Notice JulieAnna's photobomb

The next step was to cut up colorful pieces of paper and hang a string from the top of a doorway. The paper is for your family and guests to write their wishes for the new year. Our only guests for the evening were my parents. We all wrote out our wishes and hung them from the string.

JulieAnna decorated the table. Each place setting came with Korean chopsticks. In the center of the table we set out our handmade tea set Patience and I bought at a market while on our first trip to Korea. In one of the bowls we put oranges (clementines were all we had) which represent wealth and luck for the new year.

With traditional Korean music playing in the background, we dressed our kids in Hanbok. These are traditional Korean outfits given to us as a gift from Wesley's foster mother. So for the occasion, the children dawned these beautifully ornate outfits. 

Then came the meal: Bulgogi and Korean rice, along with a few Korean sauces. It was delicious!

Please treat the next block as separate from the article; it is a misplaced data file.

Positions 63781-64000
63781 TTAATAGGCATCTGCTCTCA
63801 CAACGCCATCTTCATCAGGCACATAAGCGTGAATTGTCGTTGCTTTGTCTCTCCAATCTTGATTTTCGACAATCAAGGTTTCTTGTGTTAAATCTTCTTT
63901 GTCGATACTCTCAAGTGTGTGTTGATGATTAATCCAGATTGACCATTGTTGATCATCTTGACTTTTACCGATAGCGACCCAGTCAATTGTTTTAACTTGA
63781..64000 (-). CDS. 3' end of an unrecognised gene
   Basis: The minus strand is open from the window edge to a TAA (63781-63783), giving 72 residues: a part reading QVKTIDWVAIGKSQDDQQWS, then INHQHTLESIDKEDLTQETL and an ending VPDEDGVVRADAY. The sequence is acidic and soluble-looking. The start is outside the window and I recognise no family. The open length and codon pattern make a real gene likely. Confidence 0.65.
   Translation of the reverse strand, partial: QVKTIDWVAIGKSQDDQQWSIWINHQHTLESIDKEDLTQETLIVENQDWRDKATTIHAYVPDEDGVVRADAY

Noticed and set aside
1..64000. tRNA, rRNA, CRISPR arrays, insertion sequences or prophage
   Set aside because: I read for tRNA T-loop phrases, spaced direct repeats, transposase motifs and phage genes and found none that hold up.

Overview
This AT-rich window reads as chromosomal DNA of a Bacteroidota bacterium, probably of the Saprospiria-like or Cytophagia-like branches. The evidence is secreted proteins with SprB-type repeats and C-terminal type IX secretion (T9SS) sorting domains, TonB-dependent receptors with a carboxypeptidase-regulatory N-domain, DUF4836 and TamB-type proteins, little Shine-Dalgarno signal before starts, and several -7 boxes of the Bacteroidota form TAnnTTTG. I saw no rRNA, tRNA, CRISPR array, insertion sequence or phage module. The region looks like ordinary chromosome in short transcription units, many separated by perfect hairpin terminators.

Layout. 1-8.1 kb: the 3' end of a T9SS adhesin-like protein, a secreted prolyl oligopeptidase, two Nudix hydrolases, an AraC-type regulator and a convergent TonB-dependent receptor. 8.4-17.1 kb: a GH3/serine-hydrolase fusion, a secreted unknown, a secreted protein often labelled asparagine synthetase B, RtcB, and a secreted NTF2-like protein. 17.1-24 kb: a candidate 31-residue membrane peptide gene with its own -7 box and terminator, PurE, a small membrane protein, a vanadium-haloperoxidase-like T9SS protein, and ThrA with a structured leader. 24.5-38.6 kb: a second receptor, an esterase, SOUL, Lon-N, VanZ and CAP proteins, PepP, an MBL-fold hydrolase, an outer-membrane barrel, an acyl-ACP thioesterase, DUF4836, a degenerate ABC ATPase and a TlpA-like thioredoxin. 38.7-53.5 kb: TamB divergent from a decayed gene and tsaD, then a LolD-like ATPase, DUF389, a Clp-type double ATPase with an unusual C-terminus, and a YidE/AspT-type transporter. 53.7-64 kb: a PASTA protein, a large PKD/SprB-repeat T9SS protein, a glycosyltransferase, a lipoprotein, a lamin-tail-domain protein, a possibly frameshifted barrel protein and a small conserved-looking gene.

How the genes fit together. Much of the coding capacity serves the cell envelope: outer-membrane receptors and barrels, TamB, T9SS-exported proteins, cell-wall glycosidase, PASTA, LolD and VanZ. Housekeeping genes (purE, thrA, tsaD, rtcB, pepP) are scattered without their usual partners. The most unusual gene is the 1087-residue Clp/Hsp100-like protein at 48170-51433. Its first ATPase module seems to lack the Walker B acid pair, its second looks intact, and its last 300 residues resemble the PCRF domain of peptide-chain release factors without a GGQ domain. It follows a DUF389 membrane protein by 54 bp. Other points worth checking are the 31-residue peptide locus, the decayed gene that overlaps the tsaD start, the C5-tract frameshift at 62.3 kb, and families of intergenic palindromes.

After dinner Patience brewed some tea we bought in Korea, and we ate the clementines. 

Lastly, we made fans, practiced writing Korean symbols, and even played a Korean board game called Yutnori. The kids had a blast.

We used Korean coins (Won) for our pieces in the board game.
After my parents had left and we put the kids to bed, I leaned in and kissed Patience on the forehead. 

"That was a lot of fun," I said with a smile.

"I am so glad we did it," she replied.

I was glad too. I was glad I did not let my own laziness stop me from making the most of the occasion. I was glad I went to Hobby Lobby and spent $15 on lanterns. I was glad I dug out some Christmas lights and Korean tea set from the closet. None of these things took that much effort, and the reward of the memories we made together was more than worth it.